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Buckman puts the DH in its place, Hospitals cause 60 years of pain and the call for ‘silent killer’ screening



By Nigel Praities

Our roundup of health news headlines on Tuesday 25 January.

GP commissioning will ‘penalise the poor’ according to GPC chair Dr Laurence Buckman, who is quoted in the Guardian today giving the Department of Health a bloody nose on its plans for the NHS.

‘This is the creation of internal medical tourism,’ he says in the newspaper, as richer healthier patients will be able to flit from GP to GP in search of better treatments. A Department of Health spokesperson – rather sniffily – plays down Dr Buckman’s fears – saying they are ‘unfounded’

Meanwhile, the Telegraph front page is warning hospitals paid for under the Private Finance Initiative will bring ’60 years of pain’ to taxpayers.

Official figures show British taxpayers are committed to paying a staggering £229 billion under PFI, while the buildings themselves are worth only £56bn – now Daily Digest is not very good at maths, but that sounds like a bad investment to me…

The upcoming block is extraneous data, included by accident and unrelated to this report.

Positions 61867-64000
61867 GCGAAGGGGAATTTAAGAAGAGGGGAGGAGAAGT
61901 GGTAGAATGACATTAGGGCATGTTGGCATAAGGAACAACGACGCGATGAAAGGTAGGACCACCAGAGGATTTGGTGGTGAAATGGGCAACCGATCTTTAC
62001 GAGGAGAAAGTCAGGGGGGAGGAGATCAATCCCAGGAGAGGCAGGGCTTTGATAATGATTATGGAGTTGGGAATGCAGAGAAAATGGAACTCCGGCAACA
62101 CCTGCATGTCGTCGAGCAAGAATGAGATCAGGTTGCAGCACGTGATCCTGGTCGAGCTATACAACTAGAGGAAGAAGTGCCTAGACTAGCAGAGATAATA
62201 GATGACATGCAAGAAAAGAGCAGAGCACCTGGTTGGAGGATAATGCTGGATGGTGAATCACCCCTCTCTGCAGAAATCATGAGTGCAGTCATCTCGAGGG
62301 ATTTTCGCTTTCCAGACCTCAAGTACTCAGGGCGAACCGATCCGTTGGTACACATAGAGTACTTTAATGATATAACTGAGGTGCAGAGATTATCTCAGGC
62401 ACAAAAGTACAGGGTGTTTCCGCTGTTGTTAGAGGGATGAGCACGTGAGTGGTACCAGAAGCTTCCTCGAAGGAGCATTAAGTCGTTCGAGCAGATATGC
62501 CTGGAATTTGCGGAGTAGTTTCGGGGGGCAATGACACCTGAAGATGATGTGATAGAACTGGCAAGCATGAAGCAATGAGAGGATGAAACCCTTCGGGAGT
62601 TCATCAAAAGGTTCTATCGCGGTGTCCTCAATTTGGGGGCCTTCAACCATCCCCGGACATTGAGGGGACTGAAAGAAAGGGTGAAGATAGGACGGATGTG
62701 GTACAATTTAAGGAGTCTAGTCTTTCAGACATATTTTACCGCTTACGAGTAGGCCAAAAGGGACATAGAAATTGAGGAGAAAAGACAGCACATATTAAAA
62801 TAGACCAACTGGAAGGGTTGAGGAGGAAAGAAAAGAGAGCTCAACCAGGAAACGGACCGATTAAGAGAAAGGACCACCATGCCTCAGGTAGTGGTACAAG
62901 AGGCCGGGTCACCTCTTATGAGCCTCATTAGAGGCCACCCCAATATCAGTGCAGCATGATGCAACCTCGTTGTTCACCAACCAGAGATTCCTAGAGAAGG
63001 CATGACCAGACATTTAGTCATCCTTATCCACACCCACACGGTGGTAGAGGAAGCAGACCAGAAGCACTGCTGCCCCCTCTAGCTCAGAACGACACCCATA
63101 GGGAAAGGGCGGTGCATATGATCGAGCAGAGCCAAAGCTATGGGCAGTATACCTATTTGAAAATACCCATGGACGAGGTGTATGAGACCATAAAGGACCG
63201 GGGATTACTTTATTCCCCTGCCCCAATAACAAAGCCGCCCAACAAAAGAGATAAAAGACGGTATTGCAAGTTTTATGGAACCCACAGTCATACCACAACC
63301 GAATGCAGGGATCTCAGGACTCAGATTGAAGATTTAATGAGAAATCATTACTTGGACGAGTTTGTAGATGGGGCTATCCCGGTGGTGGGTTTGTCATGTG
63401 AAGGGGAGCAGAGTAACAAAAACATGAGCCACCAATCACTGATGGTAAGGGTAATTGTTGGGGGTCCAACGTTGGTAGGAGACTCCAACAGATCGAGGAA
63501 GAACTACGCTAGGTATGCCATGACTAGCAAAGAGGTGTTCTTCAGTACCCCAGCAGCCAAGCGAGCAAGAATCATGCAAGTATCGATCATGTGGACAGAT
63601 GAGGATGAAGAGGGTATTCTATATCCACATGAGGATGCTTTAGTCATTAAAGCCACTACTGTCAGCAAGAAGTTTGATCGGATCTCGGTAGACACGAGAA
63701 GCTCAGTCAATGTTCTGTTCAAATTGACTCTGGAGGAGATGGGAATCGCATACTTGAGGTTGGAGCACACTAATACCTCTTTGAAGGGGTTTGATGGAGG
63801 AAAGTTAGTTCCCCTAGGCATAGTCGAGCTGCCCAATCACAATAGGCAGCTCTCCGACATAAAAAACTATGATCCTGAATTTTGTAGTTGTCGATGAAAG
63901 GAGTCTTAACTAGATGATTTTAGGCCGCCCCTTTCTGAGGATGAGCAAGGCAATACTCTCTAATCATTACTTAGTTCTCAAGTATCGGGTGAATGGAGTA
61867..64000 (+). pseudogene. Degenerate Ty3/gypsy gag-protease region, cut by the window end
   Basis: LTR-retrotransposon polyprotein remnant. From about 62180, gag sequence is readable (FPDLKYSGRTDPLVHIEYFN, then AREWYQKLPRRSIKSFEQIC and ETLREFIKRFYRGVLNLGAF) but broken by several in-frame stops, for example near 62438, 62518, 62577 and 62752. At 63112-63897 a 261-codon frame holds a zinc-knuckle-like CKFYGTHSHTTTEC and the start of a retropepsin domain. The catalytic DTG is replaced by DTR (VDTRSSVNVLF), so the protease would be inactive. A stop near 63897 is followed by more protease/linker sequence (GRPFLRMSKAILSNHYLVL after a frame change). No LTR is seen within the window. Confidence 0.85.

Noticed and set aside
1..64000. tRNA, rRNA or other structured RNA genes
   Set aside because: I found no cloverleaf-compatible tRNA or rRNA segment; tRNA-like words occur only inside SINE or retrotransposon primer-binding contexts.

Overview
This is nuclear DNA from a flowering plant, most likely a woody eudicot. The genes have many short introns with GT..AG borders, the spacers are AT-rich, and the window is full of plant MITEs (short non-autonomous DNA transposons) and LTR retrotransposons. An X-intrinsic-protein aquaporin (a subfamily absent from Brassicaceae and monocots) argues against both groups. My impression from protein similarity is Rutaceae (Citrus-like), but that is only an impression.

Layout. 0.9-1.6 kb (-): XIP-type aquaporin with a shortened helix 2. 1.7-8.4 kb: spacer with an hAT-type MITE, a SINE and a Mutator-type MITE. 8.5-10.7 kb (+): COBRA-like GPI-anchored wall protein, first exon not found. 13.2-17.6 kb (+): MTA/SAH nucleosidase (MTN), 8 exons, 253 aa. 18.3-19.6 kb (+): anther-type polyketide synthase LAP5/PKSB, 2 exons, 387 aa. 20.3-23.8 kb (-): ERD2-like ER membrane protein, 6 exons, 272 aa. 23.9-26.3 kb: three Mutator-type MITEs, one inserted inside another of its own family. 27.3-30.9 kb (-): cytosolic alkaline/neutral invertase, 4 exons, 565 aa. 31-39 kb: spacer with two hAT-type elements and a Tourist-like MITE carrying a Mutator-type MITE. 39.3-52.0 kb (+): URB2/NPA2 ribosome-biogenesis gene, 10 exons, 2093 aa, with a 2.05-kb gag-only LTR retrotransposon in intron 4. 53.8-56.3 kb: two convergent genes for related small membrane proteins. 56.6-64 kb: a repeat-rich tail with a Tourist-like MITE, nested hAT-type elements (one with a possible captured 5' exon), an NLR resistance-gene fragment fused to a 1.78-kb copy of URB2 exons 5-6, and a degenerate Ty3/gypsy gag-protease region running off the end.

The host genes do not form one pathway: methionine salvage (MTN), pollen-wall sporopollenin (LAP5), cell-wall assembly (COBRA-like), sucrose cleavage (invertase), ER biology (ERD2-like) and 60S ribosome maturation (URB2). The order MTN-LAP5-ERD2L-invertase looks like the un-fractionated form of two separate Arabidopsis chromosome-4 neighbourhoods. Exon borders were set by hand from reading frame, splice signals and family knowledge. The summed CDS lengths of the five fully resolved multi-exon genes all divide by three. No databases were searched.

The Express – in an understated fashion – uncovers the ‘scandal of 50,000 dementia victims torn from their families’. A report from the Alzheimer’s Society reveals thousands of families are receiving so little help from council carers, that their loved ones are being forced to put them into a home.

Finally, we have a call from the Daily Mail for screening for familial hypercholesterolaemia. The newspaper is calling for more lipid clinics to be set up to find the estimated 100,000 patients with the ‘silent killer’ disease.

Spotted a story we’ve missed? Let us know, and we’ll update the digest throughout the day…

Daily Digest